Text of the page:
My dog is a bit weird when it comes to what he eats and drinks. For the first two years I had him (he was a rescue from the street in New Delhi, India, where I lived at the time), he was desperately afraid of water. He goes crazy with joy when in proximity of the scent of cardamom. If allowed, he would subsist on nothing but milk and cheese, I’m pretty sure.4
Despite my dog’s oddities, I was still surprised when he recently decided that he no longer wanted to partake in one particular kind of kibble in his dry food mix.
He’s taken to knocking his food all over the floor, picking out the kibbles he likes, and leaving the rest for his humans to clean up. Is there something about the shape, I’ve wondered, or did these tiny brown morsels not agree with his discerning canine palate?
We creatures experience flavor through a combination of things — taste is one, but smell and looks matter too. Our various senses both work differently and play different roles in different animals. While dogs’ sense of smell can be thousands of times stronger than humans’, they have far fewer taste buds than we do; the smell of decomposing protein that’s nausea-inducing to us is a delight for them. Cats can’t taste sweetness and are true carnivores (unlike dogs, which do consume plant-based foods in the wild). For birds, smell and taste matter little, but temperature is highly important. Hamsters are more sensitive to sweet stimuli than salty.
And yet, as writer Mary Roach explained in her 2013 book “Gulp,” we feed our pets what we like. Roach chronicled how we moved from feeding dogs tinned horse meat to dried kibbles during World War II. At first, this change came out of wartime necessity but persisted because having flavor choices appealed to humans, as did the rather odorless dried kibbles, which are bathed in a powdered coating with enough flavor and smell to make them palatable for dogs.
Most likely, my dog is taking issue with something about the flavor or smell of the powdered coating on that particular kind of kibble, because that kibble is likely a similar combination of animal fats, grains and nutrients as all the others in the mix. Rather than publicly grumbling about the splatter patterns he leaves on the floor every morning, it’s probably time to find him a new brand of dry food.
- Salty politics: According to the 2015 federal dietary guidelines, we shouldn’t eat more than 2,300 milligrams of salt each day, and the Food and Drug Administration is pushing commercial food companies to meet voluntary sodium reduction targets. This month, Mars — which owns a variety of brands, including Snickers and Uncle Ben’s — became the first major food company to back the FDA’s proposal. Meanwhile, the Salt Institute, an industry group, is pushing back on the guidelines, pointing to conflicting and flimsy evidence about what amount of salt is bad for human health.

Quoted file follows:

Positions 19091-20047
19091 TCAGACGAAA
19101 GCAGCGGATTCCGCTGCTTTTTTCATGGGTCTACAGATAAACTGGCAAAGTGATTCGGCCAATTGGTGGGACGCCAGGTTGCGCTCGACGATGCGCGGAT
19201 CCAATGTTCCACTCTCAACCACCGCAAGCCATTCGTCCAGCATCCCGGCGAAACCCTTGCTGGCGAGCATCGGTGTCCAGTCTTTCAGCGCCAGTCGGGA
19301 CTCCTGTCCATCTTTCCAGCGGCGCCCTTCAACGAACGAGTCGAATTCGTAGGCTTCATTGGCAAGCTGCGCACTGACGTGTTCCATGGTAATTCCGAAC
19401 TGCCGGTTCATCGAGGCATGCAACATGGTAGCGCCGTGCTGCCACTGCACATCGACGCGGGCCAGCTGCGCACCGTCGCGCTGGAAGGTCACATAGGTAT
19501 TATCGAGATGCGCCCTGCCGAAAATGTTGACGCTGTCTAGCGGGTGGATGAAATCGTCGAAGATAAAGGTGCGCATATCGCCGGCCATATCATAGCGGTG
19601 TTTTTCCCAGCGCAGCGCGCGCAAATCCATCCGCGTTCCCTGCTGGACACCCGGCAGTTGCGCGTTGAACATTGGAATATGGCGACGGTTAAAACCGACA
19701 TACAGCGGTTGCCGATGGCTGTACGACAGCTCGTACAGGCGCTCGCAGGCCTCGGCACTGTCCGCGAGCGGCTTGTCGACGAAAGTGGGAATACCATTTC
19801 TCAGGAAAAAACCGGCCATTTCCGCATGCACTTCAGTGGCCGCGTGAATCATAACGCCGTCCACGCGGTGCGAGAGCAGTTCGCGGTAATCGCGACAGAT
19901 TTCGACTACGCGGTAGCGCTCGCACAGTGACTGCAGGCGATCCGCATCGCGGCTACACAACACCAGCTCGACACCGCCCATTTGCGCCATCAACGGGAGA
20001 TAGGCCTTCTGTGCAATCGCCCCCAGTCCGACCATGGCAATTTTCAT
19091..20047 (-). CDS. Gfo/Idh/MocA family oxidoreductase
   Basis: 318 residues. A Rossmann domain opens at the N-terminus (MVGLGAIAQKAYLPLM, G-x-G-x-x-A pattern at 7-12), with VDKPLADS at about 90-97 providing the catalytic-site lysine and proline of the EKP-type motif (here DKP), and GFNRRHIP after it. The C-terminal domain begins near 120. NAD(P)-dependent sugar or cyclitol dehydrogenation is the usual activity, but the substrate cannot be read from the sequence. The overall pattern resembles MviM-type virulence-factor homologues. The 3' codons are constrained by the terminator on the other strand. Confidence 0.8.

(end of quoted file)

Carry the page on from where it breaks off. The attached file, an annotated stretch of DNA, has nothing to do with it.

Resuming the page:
- With many great trends come great acts of fraud, and food is no exception. The Tampa Bay Times published an an incredible piece by food critic Laura Reiley about something that’s been right in front of our locavorian noses — many restaurants claim to serve “local” food but provide very little of the sort. Civil Eats explains that similar things are happening at “local” farmers markets.
- There’s a documentary out about Jonathan Gold, the first food critic to win a Pulitzer Prize. He inadvertently started his career by trying to eat at every restaurant on Pico Boulevard in Los Angeles while working as a proofreader. The thing about Pico Boulevard is that there are hundreds of restaurants dotting the 14.4 miles that stretch from downtown LA to Santa Monica, and places were constantly opening and closing, making it a near impossible feat. But it was no fool’s errand, for it brought us one of the most prolific and empathetic food writers who has ever walked the Earth.
If you need me the rest of the week, I’ll be staring at recipe GIFs on Reddit.